Modern Etiquette: Two Questions

I had two odd encounters yesterday, and they’ve both made me curious. What would be your reaction in situations like these?

#1: Someone’s in the way of my picture.

Exiting the tube in Little Venice, I came across a restored cabman’s shelter. I stepped around to take a picture, but there was a bikeshare stand nearby and a guy came up to get a bike. So I lowered my phone. He got his bike and started walking off, so I raised my phone. Then he decided the seat wasn’t quite right, so he worked on that. I lowered my phone. He finished up, and I raised my phone. Then he stopped to make sure his water bottle was secure. I lowered my phone. Finally he began walking off, so I raised my phone again. Then he stopped to chat with a friend, so I put my phone down. He turned around:

“Do you want to take a picture?”

I nodded.

“You just have to ask. Say you want to take a picture and I’ll get out of the way.”

I didn’t react at all because I was sort of gobsmacked at the whole idea. I take thousands of pictures, and I can’t remember ever asking someone to move. As a photographer, you don’t get to order the world around. You just have to make do, either by moving or waiting patiently for the right moment. I would consider it extremely rude to ask someone to move (or hurry up and adjust your damn seat!) just because I wanted to take a picture. Is this still the case? Or are smartphone photos now so ubiquitous that no one takes offense at being asked to move?

(That said, I will note that most people are polite enough to notice when someone is taking a picture and will voluntarily stay out of the way if they can.)

#2: A dog barks at me.

I was eating a piece of cake in Regent’s Park. A dog wandered up to me and I put out my hand. The dog sniffed my fingers and then barked. I pulled my fingers away and then put them back out. The dog appeared (to me) to settle down, so I stroked it a bit.

Then its owner looked up and yelled at me, “No, no, don’t touch her.” Then he came running over. “She sees so many different people, she gets scared. But she won’t bite you.”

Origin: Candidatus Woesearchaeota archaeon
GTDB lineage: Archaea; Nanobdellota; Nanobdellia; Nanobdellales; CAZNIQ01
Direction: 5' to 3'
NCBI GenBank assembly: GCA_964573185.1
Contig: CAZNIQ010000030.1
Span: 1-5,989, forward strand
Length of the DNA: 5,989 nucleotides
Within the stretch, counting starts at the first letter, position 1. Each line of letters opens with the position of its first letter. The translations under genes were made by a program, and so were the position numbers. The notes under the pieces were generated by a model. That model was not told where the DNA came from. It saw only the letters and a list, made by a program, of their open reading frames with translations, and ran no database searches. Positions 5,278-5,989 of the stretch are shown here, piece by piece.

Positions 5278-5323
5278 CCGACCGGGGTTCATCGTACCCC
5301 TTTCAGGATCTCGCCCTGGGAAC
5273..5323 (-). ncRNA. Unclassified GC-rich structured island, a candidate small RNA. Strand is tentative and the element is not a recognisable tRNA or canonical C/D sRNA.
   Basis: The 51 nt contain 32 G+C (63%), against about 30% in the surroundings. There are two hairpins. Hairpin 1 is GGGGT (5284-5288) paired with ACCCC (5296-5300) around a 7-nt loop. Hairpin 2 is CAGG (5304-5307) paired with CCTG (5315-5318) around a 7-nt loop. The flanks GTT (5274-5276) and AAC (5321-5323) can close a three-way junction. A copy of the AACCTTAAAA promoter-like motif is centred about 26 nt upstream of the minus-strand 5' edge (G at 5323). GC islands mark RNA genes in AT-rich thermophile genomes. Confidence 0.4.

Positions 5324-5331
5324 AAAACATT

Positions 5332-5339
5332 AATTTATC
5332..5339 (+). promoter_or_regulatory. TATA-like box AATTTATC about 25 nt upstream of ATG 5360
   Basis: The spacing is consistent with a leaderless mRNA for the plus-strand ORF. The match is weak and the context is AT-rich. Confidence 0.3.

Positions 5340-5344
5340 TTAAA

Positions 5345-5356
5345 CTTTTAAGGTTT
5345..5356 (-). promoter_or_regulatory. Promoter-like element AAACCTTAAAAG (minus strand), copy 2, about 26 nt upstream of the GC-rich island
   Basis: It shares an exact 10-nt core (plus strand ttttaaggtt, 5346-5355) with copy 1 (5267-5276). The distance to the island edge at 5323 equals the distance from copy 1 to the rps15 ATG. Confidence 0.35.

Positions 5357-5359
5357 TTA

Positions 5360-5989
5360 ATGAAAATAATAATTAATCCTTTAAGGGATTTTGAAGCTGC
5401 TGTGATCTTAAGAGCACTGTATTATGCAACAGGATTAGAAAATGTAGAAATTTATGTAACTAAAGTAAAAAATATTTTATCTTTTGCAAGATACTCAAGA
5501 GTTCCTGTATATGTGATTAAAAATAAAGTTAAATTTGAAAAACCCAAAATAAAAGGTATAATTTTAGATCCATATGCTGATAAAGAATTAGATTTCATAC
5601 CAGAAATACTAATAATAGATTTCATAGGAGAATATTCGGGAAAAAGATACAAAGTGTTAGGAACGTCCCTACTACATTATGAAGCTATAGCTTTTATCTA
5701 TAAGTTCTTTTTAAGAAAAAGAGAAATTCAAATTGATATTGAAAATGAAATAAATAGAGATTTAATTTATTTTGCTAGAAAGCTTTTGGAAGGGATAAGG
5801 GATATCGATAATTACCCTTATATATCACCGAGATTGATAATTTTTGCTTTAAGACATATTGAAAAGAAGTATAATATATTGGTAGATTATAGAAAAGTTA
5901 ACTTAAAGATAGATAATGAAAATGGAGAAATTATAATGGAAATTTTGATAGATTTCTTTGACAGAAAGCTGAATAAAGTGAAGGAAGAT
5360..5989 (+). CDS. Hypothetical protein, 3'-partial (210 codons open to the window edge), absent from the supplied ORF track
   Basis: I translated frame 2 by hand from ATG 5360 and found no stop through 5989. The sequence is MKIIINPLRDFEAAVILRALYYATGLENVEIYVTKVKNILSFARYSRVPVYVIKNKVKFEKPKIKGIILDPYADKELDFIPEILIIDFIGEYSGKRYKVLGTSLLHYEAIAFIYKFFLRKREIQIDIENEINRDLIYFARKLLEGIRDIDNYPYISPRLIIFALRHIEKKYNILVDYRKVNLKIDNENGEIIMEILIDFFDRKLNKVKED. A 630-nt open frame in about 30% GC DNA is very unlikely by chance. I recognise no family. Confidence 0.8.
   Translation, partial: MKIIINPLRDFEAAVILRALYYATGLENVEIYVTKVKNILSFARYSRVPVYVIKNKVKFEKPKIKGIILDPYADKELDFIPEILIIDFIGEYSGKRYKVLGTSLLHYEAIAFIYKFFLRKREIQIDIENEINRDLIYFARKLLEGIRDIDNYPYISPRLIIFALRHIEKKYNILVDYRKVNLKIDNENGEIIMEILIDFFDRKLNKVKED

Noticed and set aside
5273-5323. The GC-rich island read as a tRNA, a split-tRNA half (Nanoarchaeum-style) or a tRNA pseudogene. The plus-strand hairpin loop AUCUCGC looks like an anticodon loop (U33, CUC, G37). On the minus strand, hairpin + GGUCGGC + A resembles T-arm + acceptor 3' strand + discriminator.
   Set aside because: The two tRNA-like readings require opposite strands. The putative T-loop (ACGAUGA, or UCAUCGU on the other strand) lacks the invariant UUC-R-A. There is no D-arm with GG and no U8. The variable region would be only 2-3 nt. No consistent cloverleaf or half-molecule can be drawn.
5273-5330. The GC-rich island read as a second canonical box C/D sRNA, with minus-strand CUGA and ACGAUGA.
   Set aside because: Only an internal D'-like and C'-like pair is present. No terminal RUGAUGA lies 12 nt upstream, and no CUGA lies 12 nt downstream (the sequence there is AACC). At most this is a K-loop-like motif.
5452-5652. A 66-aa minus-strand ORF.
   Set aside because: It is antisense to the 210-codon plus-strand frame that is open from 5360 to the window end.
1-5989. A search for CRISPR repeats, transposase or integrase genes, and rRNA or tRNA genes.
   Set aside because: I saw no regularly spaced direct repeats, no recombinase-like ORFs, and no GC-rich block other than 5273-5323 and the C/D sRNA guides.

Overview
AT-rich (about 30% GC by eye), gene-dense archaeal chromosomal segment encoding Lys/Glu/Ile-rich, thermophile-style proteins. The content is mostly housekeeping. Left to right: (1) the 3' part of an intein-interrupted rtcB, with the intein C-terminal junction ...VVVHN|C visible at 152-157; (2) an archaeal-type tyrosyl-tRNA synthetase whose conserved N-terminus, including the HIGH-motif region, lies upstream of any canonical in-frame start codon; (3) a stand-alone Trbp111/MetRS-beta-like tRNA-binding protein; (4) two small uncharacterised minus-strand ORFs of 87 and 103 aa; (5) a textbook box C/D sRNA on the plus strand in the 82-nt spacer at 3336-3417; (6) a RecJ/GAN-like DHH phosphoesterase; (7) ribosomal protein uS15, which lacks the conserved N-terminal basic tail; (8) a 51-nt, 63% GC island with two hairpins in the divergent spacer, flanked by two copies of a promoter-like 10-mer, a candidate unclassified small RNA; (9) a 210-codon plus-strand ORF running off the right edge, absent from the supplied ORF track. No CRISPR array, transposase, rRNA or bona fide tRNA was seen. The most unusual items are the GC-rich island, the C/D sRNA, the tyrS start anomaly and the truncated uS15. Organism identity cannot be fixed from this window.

This was an area of the park where dogs were allowed to be kept off-lead (I think), so no rules were broken. And the owner wasn’t mad, just worried. Still, if he’s worried about people touching his dog and alarming her, he should keep her on a lead, shouldn’t he?

By the way, here’s the cabman’s shelter:

IT'S NOT THAT WE'RE SCREWED WITHOUT TRUMP:

"It's that we're screwed with or without him if we can't show the public that what we do matters for the long term," writes Mother Jones CEO Monika Bauerlein as she kicks off our drive to raise $350,000 in donations from readers by July 17.

This is a big one for us. It's our first time asking for an outpouring of support since screams of FAKE NEWS and so much of what Trump stood for made everything we do so visceral. Like most newsrooms, we face incredibly hard budget realities, and it's unnerving needing to raise big money when traffic is down.

So, as we ask you to consider supporting our team's journalism, we thought we'd slow down and check in about where Mother Jones is and where we're going after the chaotic last several years. This comparatively slow moment is also an urgent one for Mother Jones: You can read more in "Slow News Is Good News," and if you're able to, please support our team's hard-hitting journalism and help us reach our big $350,000 goal with a donation today.

payment methods

IT'S NOT THAT WE'RE SCREWED WITHOUT TRUMP:

"It's that we're screwed with or without him if we can't show the public that what we do matters for the long term," writes Mother Jones CEO Monika Bauerlein as she kicks off our drive to raise $350,000 in donations from readers by July 17.

This is a big one for us. So, as we ask you to consider supporting our team's journalism, we thought we'd slow down and check in about where Mother Jones is and where we're going after the chaotic last several years. This comparatively slow moment is also an urgent one for Mother Jones: You can read more in "Slow News Is Good News," and if you're able to, please support our team's hard-hitting journalism and help us reach our big $350,000 goal with a donation today.

payment methods

We Recommend

Latest

Sign up for our free newsletter

Subscribe to the Mother Jones Daily to have our top stories delivered directly to your inbox.

Get our award-winning magazine

Save big on a full year of investigations, ideas, and insights.

Subscribe

Support our journalism

Help Mother Jones' reporters dig deep with a tax-deductible donation.

Donate